Node.cs.net - Node.js in c# with all the beauty and performance that C# brings
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README.md

Node.cs

Evented I/O for C# .net

Node.cs takes it's inspriation from node.js, providing an extremely simple mechanism for building high performance single threaded applications. Node.cs is built on the event loop and http stack from Manos De Mono (see https://github.com/jacksonh/manos). Node.cs will also allow for interaction with threads, where interaction with the loop for asynchronous operation is not possible.

public class Webserver : INodeProgram
{
    public int Main( string[] args )
    {
        new HttpServer( ( IHttpTransaction t ) =>
        {
            Console.WriteLine( "got connection {0}", t.Request.Path );

            t.Response.Write( "<H1>Hello World!</H1>" );
            t.Response.End();

        }, IOLoop.Instance ).Listen( "10.0.2.15", 8080 );

        Console.WriteLine( "listening on 8080" );

        return 0;
    }
}

to run this you would simply call node against your compiled assembly -

% node example.webserver.dll
    listening on 8080

Timers

Node.cs defines a simple mechanism to have an action take place after some specified time in the future

var timers = Timers.Instance;
int handle = timers.ScheduleTimer( TimeSpan.FromSeconds( 5 ),
             Console.WriteLine( "hello in the future" );

Scheduling a timer returns a handle to that timer that can be used to cancel it before it fires

timers.CancelTimer( handle );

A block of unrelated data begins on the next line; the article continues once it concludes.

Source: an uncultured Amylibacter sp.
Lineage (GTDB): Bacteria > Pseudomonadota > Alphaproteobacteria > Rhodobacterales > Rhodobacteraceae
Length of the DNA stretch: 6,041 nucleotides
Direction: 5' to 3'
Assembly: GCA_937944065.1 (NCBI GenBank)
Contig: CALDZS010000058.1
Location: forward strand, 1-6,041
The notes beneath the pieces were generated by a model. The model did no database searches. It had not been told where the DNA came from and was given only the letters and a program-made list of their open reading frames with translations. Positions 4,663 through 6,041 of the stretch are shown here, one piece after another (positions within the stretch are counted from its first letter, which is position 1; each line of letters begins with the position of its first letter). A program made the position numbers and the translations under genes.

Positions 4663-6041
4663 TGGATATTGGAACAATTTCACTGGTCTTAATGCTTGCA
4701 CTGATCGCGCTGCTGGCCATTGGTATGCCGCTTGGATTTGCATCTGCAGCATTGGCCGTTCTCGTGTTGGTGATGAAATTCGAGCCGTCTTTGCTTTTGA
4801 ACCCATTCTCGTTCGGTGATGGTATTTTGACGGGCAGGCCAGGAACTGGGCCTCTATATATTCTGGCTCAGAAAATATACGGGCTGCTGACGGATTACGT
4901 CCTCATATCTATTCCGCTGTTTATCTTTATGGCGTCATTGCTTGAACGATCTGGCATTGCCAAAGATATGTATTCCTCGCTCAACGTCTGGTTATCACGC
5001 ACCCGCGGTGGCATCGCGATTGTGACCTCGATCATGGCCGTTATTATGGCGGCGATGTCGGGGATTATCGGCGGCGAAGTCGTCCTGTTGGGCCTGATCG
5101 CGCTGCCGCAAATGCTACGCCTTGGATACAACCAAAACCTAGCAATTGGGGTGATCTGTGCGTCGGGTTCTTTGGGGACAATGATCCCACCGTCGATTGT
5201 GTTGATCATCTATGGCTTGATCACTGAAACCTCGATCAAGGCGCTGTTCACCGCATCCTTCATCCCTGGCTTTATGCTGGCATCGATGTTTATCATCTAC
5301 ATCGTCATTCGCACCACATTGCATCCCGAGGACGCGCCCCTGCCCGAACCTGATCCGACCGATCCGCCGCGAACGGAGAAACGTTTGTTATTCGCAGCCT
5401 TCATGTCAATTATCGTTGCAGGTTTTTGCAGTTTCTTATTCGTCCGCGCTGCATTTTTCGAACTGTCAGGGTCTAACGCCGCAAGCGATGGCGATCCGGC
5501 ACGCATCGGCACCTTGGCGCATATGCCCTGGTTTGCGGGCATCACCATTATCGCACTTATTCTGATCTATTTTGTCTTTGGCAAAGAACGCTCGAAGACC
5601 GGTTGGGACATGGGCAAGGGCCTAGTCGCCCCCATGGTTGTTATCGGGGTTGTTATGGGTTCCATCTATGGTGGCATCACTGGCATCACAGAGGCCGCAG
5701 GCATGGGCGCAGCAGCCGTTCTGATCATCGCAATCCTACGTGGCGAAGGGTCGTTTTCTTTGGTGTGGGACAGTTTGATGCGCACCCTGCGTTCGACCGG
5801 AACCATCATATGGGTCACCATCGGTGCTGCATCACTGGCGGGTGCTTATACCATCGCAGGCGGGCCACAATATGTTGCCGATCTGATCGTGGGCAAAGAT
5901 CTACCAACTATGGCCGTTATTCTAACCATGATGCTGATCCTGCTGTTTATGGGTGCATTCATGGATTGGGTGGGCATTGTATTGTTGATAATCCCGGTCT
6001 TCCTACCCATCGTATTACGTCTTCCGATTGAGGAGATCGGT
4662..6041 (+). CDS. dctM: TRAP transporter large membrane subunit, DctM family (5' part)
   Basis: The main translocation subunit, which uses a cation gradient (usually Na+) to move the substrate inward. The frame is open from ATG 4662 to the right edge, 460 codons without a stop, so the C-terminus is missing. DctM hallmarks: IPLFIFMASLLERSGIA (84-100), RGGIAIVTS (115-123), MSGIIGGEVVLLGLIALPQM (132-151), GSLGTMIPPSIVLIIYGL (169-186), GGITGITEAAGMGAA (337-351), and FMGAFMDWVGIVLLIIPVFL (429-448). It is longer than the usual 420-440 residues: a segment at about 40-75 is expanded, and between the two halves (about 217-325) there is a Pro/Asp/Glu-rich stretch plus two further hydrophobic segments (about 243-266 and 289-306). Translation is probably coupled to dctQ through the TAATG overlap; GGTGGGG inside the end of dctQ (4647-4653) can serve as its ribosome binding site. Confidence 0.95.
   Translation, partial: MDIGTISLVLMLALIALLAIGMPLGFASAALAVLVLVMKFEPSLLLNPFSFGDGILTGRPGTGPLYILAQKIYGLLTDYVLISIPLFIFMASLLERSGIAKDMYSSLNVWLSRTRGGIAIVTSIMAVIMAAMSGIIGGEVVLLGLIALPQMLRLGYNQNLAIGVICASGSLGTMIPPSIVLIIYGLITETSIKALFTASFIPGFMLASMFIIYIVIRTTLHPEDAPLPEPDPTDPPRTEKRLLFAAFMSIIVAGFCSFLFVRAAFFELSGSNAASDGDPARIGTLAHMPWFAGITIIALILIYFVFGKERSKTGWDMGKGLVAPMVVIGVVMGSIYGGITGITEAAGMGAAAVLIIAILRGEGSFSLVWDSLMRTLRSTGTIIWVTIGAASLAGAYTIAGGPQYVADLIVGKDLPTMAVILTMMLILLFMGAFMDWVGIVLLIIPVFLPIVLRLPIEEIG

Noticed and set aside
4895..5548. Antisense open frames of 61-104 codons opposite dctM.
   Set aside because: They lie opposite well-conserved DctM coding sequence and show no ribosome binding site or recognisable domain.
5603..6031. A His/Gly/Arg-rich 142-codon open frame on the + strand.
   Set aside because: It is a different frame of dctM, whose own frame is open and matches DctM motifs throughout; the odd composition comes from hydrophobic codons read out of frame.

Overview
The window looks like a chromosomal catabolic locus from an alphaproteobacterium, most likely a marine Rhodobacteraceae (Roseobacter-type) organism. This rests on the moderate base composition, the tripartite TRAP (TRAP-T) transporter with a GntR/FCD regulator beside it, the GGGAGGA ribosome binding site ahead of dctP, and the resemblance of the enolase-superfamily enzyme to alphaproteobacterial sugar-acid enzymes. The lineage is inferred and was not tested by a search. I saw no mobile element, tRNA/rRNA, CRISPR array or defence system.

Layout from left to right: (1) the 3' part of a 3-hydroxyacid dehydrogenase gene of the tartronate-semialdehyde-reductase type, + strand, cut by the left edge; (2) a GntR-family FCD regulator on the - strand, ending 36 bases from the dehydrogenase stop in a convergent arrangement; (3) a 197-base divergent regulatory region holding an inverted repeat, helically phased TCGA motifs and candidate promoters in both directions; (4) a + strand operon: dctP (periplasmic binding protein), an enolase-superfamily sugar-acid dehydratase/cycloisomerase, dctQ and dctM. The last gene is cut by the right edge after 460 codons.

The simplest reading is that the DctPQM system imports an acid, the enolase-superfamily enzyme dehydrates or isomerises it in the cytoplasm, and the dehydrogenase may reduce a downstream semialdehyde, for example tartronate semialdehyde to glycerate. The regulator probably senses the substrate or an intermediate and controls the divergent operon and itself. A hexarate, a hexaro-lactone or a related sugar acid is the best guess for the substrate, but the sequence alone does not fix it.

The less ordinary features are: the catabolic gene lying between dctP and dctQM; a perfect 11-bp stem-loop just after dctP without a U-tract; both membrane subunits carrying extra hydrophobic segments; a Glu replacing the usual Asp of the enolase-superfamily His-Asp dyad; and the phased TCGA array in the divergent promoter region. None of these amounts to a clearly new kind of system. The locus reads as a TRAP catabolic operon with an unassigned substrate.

Task Completion

A common issue with frameworks such as this are the deep, deep nests that get created as a result of chaining multiple indipendant async calls within calls. Another common issue is the ability to know when a loop of async calls have completed so that further action can be taken.

Node.cs defines a class Complete that allows you to indicate when an async method is executing and when that method has completed.

Complete c = new Complete();
Timers t = Timers.Instance;

var ts = TimeSpan.FromSeconds( 5 );

int ii = 0;

c.AsyncWork( () => t.ScheduleTimer( ts, h => {ii++; c.AsyncWorkComplete();} ));
c.AsyncWork( () => t.ScheduleTimer( ts, h => {ii++;c.AsyncWorkComplete();} ));

c.OnComplete( () => Console.WriteLine( "Completed " + ii));

A timeout can also be specified to call you back if the async actions have not completed in the specified time :

c.OnComplete( (rec ) => Console.WriteLine( "Completed " + ii + res ),TimeSpan.FromSeconds( 2 ));

Threading

Even though Node.cs is aimed at single threaded use cases, there might be times where you'll want to kick off another thread for async functionality that is not yet provided by the framework.

Node.cs defines a class Boundary that aims to make interacting with your main node app from other threads simple.

Thread.CurrentThread.Name = "LoopThread";
var boundary = Boundary.Instance;
Thread t = new Thread( () => 
{
    Console.WriteLine( "{0} thread running", Thread.CurrentThread.Name );
    boundary.ExecuteOnTargetLoop( () => 
    {
        Console.WriteLine( "Boundary call executed on  {0}", 
                Thread.CurrentThread.Name );
    });
});
t.Name = "BH Thread";
t.Start();

% node example.multithreaded.dll
Starting program
BH Thread thread running
Boundary call executed on  LoopThread

UDP

UDP Message Receiving is supported, sending support will be added shortly.

UDPReceiver rec = new UDPReceiver( loop );
rec.Listen( "10.0.2.15", 6656 );
rec.OnRead( ( u, b, c, rep ) => Console.WriteLine( rep + " " + Encoding.ASCII.GetString( b, 0, c )));